Business

Google challenges GoDaddy for domain name supremacy

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The Internet has finally begun its largest expansion to date.

Alongside traditional .com and .net domain names, endings like .guru, .club, and .ninja are beginning to roll out to the general public. One of the largest supporters of this expansion has been Google, which applied for ownership of 101 of these new domains such as .car, .eat, and .google.

Just recently, Google also quietly announced it would be offering its own domain registration service — not only is there the potential for Google to own about 100 new top-level domains (TLDs), it will be putting them (and other domains licensed from third parties) up for sale. Very few companies are in a position to challenge market leader GoDaddy (which is set for a $100 million IPO) the way that Google is. It begs the question, how might Google best tempt customers to its new service when it becomes available?

Make a Small Business Play

Currently, Google has applied to host a significant number of domain names that play right into supporting small businesses. Developers looking to promote their latest projects can use endings like .app or .cloud, business services professionals can take advantage of endings like .cpa, .llc, and .inc, and bloggers can use endings like .blog, .mom, .tech, and .film to distinguish themselves from other sites in their verticals. Essentially, Google has a domain fit for almost every category of small business, and with so many .com and .net names already in use, these will likely be appealing alternatives for those looking to establish themselves online. It’s certainly one way Google could readily challenge GoDaddy and become the go-to registrar for small business owners.

Better Promote Google Products

Many of the domain names Google is looking to secure speak directly towards its own services. GoDaddy is primarily a domain registrar so its audience is specific — only people who need a particular domain name. Google has its hands in many projects with huge audiences that make sense as targets for its new service. By implementing domain names like .android, .blog, .gmail, .cloud, .docs, and others for its corresponding services, Google is able to better promote its own products. There is the potential for Google’s adoption of these domains to influence future search algorithms — will Google want its own products to go to the top? If you are already part of the Google community, it’s easier just to stick with what you know, especially if using a Google domain name might improve your chances of popping up in the search engine.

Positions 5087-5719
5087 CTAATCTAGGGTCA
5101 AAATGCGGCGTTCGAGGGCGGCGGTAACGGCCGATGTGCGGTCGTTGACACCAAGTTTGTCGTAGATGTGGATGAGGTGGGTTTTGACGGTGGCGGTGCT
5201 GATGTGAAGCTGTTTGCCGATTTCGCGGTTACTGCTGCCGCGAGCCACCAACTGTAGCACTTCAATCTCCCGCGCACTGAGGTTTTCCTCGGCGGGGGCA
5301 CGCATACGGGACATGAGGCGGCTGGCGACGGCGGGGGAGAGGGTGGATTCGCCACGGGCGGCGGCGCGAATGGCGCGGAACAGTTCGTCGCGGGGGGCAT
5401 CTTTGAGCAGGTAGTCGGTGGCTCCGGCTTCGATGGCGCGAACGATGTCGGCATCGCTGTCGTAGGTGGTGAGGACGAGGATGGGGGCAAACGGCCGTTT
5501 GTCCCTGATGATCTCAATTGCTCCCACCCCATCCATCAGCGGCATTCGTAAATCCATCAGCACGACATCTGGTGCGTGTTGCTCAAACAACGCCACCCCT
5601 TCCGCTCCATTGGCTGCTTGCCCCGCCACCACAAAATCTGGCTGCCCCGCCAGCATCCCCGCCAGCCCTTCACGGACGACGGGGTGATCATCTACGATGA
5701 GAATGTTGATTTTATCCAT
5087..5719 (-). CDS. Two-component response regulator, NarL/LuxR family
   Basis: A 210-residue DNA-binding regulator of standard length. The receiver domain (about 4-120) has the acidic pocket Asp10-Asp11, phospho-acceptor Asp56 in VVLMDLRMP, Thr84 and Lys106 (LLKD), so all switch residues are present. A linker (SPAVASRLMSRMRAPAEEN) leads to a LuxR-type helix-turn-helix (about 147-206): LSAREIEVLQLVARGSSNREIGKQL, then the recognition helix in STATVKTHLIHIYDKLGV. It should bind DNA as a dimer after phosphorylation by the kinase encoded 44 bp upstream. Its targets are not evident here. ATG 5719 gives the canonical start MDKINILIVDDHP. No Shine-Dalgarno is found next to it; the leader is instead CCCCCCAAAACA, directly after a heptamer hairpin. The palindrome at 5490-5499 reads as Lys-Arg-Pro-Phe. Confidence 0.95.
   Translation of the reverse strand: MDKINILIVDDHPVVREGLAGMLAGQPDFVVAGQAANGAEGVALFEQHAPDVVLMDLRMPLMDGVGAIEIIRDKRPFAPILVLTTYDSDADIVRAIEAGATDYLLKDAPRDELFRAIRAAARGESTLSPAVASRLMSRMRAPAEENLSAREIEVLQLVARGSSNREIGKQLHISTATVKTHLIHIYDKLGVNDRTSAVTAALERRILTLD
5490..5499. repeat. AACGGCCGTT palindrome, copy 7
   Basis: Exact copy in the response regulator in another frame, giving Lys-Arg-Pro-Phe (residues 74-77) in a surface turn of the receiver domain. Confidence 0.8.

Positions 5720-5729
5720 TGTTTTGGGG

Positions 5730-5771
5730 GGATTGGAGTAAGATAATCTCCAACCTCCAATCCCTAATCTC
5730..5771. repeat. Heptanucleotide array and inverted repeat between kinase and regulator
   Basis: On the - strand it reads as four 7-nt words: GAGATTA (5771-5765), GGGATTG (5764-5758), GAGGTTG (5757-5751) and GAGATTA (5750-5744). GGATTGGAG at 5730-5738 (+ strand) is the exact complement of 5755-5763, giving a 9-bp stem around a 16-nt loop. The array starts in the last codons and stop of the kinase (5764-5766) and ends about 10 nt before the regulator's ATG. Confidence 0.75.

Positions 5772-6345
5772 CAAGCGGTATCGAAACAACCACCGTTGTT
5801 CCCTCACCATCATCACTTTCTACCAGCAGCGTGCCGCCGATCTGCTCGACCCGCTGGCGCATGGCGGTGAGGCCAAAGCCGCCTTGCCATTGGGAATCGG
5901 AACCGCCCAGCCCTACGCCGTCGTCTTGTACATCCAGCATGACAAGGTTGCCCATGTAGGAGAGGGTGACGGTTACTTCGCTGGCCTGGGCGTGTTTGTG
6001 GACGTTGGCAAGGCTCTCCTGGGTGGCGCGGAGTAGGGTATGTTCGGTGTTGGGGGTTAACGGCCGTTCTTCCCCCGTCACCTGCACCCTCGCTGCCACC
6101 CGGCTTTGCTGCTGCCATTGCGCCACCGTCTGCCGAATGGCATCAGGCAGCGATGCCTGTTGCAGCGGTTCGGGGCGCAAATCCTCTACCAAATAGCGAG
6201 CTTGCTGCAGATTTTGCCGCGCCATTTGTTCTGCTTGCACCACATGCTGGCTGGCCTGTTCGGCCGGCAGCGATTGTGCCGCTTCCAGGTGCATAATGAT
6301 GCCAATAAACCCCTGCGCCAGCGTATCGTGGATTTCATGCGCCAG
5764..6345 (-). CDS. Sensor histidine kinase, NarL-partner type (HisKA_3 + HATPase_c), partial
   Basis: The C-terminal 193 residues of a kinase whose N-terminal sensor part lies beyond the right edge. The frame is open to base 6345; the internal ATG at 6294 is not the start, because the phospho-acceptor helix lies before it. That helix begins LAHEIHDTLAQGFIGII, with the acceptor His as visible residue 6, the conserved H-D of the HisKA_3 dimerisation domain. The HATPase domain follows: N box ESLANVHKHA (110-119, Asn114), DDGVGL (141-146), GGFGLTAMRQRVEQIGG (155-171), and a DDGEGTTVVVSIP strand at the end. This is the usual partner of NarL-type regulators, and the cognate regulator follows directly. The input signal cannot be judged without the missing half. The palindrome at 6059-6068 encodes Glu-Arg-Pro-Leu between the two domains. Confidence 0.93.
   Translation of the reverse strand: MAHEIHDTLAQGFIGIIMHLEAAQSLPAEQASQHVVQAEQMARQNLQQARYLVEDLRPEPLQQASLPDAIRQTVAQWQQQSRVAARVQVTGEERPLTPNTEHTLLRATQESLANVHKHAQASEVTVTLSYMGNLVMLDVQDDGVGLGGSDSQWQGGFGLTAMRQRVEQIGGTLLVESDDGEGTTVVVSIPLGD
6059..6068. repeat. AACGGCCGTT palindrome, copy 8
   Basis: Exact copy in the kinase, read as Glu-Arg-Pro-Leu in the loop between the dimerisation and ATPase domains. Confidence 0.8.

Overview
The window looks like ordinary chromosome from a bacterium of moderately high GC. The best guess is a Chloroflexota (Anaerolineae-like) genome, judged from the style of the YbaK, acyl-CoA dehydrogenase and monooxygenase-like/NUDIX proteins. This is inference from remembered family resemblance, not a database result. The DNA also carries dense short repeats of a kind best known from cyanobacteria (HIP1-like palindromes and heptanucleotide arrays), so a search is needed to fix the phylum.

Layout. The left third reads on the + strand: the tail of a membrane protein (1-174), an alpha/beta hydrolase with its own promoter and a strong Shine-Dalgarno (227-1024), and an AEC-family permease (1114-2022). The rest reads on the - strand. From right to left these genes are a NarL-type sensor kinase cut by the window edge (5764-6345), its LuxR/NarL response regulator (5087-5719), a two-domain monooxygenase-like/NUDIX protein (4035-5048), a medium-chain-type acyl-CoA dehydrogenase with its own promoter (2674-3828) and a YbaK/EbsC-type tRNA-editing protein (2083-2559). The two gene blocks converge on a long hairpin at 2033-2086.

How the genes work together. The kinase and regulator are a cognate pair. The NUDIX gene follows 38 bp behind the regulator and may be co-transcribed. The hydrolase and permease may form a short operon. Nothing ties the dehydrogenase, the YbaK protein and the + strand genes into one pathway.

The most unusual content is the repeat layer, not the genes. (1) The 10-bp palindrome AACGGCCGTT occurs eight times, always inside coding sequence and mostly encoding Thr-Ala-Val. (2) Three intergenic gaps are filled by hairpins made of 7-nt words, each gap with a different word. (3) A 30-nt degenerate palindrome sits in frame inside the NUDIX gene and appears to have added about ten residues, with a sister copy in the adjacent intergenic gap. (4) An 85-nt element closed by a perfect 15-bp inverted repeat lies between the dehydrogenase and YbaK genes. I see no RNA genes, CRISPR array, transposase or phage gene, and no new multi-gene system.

Rethink the Registrar/Registry Dynamic

In the domain world, there are typically registrar companies and registry companies. GoDaddy is a registrar — it doesn’t own the extensions it sells. Instead, it’s a third-party that profits from facilitating the sale of a domain name to the public. Donuts is a registry — it applies for and secures ownership over various extensions, like .ninja or .guru, and wholesale them to a registrar like GoDaddy. Google is now both, sometimes referred to as “vertically integrated” and typically found among smaller players in the industry. Google can and will be a major player on both sides of the fence and will have a lot more control over the way new domain names are offered to the public. It will have significant influence over the pricing and facilitation of getting these domains out to the public, and if done right, it’s a very logical way to stand out against GoDaddy (which originally applied for just three TLDs — .home, .casa and .GoDaddy, but subsequently dropped its application for the first two and thereby remains only on the registrar side).

Challenges of Taking on GoDaddy

Google is certainly in a great place to challenge GoDaddy for a significant chunk of the domain registrar market. However, there are some hurdles it will need to overcome first. GoDaddy, while having a reputation for less than tasteful commercials, does have an excellent reputation for its 24/7 customer service. Google has a reputation for the opposite and will need to approach this service with a different mindset than with previous products and services. Furthermore, when it comes down to it, Google is quite late to the registrar game. While it was quick to jump on applying for new TLDs, access to the new registrar service is invite-only for the time being, and it’s unclear exactly when it opens to the average consumer.

In reality, many domain owners will want all of their domains at just one registrar for ease of management; so it certainly begs the question, which one should we choose? GoDaddy has a tried and true reputation in the space, but Google will bring both its name and expertise to challenge our industry to innovate and provide new solutions — exciting times ahead!

Despite the power of Google, GoDaddy doesn’t need to be worried about its attempt to get into the registrar game yet, though it will be curious to see if other major tech companies — like Amazon (the third largest applicant for new top-level domains at 76 total) or Microsoft are inspired to make similar plays in the near future. While GoDaddy has reigned supreme for a long time, the Internet is about to look like a whole new place, and it’s likely more and more companies will be looking for a piece of the pie early on.

Ray King is the CEO of Top Level Design, a new domain registry behind the .wiki and .ink top-level domains.


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